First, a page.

Hello everyone, and the happiest of New Years to you all. We’ve all overdue for a good year, so with fingers liturgically crossed and prayers uplifted....
From John Bulwer’s Chirologia, or the Natural Language of the Hand (1644) — thanks to Richard Gibson for the link.
My chief New Year’s resolution is to eliminate the typos from this newsletter.
Last week I linked to my essay for newyorker.com on Thomas Merton. That published version is considerably shorter — perhaps better, but definitely shorter — than what I sent the editors. I posted that longer version here — using, by the way, a delightful service called text.fyi, “the dumbest publishing platform on the web”. You shouldn’t post anything on txt.fyi that you don’t have backed up elsewhere, and you can’t take down anything you post there (at least, not as far as I can see), or even edit it once it’s posted, so text.fyi definitely not for every use case. But in some situations it’s just the right thing.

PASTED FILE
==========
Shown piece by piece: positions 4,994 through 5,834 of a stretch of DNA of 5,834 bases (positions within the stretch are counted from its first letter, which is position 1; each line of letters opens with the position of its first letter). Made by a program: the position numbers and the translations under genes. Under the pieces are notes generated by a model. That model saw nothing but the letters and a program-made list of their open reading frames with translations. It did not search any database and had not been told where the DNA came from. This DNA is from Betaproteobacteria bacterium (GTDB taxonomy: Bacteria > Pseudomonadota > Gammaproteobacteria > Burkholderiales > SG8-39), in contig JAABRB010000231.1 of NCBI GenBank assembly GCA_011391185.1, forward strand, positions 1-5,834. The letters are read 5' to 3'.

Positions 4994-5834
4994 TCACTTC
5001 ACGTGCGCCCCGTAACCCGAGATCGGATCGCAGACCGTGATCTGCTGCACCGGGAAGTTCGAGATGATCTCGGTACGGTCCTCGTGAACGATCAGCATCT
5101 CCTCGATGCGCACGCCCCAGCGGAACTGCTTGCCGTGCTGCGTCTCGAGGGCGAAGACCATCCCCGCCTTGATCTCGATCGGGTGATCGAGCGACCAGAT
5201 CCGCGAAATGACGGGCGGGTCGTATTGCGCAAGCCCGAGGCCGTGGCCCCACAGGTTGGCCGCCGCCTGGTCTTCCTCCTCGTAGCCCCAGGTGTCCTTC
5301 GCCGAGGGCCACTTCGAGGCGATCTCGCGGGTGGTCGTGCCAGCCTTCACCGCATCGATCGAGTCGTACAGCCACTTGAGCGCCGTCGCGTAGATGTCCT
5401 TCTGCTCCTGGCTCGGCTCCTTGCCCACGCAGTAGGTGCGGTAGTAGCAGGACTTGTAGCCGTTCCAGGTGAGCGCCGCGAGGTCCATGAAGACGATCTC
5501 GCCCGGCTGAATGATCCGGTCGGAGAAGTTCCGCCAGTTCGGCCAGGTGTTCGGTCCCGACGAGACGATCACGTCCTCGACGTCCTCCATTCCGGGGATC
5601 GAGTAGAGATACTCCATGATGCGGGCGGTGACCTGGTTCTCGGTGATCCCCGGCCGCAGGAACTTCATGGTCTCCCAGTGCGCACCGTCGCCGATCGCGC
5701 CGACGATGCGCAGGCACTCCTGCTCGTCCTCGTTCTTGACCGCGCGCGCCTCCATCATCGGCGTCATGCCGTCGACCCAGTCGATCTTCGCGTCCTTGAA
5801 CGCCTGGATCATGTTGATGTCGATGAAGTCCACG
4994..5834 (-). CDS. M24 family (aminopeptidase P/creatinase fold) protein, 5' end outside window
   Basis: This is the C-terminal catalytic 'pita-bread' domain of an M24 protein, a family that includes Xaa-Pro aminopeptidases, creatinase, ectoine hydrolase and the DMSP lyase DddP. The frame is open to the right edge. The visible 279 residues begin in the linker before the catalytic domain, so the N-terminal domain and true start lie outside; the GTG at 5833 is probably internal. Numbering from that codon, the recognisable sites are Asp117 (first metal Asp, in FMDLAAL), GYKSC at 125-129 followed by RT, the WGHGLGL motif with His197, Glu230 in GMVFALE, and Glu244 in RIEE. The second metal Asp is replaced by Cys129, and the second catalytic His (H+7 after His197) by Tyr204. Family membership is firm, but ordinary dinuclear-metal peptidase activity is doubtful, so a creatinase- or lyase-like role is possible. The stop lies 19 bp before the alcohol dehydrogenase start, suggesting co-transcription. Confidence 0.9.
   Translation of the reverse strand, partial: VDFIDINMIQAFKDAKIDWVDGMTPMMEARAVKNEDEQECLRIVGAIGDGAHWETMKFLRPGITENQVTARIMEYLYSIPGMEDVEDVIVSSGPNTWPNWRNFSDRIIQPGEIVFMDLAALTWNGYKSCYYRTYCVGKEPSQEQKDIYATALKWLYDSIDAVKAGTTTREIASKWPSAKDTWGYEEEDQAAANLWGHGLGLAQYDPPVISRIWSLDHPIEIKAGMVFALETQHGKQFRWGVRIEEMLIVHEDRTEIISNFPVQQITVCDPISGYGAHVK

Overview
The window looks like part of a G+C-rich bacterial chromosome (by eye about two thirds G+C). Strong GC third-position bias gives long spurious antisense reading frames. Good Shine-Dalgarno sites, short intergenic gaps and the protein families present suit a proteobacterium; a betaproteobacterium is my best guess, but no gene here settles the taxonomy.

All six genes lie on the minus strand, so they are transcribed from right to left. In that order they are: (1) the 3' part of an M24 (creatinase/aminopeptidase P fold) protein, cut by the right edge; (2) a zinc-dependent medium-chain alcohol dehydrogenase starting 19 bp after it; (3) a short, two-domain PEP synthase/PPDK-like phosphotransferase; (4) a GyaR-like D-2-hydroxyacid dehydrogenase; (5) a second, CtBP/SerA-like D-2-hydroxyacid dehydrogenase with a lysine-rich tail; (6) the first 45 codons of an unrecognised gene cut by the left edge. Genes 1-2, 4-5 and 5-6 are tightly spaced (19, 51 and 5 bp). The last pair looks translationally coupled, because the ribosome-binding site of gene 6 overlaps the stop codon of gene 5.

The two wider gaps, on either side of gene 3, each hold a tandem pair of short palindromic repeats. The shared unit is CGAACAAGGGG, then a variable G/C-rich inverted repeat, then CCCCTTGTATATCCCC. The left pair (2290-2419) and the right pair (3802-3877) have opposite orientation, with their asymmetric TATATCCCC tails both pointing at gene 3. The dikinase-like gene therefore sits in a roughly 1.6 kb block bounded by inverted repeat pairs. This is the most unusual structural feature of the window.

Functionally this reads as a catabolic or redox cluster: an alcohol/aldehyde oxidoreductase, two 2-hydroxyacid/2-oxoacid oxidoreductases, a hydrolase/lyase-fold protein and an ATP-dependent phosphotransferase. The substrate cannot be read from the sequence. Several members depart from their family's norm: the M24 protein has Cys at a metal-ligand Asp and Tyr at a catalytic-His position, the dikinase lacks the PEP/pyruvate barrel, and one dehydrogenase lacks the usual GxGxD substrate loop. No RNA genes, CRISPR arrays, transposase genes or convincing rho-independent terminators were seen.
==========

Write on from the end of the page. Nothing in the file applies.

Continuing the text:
If you ever think that a writer is wrong about anything and think you might want to inform said writer, then I have provided a handy flowchart for you. (I’m not saying that this is related to the previous item, but I’m also not not saying it.)
I have some thoughts about an excellent new book called Science and the Good. It’s a patient, thorough, fair-minded inquiry into a question that’s becoming increasingly important: Can science set our my, and your, and our, moral compass?
Some reflections on the state of the internet:
Walt Disney once built a (rideable!) miniature railroad in his back yard.
If you’d like to dig into some subjects, I organize both my Pinboard (“antisocial bookmarking”) page and my personal blog with tags. Here are what I believe to be some of the more interesting tags:
The Scotsman says my book The Year of Our Lord 1943 is “a stunning account.” And would a Scotsman leads you astray? Also, I had a lovely conversation with Crawford Gribben about the book, and you may listen to that conversation here.